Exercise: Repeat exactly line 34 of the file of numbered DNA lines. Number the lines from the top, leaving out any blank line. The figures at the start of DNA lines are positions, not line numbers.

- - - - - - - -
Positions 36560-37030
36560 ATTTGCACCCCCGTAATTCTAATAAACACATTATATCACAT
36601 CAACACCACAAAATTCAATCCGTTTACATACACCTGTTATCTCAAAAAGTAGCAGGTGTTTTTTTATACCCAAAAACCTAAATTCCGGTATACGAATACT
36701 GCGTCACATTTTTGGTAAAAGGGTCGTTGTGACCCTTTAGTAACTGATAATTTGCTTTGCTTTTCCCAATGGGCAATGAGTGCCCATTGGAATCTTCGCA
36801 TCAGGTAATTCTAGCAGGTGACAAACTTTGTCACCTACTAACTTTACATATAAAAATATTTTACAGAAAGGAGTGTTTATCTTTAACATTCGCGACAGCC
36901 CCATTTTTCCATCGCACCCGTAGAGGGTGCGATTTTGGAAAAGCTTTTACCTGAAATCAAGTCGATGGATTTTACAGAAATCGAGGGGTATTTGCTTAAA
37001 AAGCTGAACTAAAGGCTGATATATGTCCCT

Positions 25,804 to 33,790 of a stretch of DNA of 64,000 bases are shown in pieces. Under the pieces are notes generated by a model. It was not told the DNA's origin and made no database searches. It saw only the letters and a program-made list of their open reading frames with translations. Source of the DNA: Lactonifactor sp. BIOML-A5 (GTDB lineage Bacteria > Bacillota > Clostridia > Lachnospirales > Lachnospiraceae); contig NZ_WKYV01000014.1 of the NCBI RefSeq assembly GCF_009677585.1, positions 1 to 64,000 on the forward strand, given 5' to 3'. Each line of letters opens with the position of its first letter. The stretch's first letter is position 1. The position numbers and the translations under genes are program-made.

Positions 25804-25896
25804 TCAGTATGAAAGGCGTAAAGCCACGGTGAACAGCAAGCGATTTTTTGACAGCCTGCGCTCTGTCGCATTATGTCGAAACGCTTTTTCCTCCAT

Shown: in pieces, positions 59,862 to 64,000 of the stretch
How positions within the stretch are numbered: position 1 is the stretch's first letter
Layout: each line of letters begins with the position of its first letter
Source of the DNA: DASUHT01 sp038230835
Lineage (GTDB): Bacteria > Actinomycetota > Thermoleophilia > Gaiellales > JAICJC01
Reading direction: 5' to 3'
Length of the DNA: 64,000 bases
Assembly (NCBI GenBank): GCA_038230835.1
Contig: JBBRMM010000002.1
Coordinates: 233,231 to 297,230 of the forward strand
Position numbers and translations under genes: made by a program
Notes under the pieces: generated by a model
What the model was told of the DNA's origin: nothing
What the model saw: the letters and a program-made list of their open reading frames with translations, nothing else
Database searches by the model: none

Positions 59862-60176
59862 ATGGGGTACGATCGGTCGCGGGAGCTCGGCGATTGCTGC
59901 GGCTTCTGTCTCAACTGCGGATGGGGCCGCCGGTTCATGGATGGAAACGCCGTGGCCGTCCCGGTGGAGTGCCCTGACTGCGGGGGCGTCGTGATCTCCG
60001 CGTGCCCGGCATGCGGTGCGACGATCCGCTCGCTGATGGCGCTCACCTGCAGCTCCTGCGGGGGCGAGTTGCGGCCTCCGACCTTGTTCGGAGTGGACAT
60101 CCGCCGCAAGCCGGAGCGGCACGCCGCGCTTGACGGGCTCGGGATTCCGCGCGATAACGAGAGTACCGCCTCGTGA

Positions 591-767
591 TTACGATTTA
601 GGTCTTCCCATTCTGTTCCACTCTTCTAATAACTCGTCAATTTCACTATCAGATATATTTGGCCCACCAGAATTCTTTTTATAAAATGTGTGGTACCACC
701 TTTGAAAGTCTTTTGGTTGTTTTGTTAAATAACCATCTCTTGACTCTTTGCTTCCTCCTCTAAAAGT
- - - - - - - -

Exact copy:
701 TTTGAAAGTCTTTTGGTTGTTTTGTTAAATAACCATCTCTTGACTCTTTGCTTCCTCCTCTAAAAGT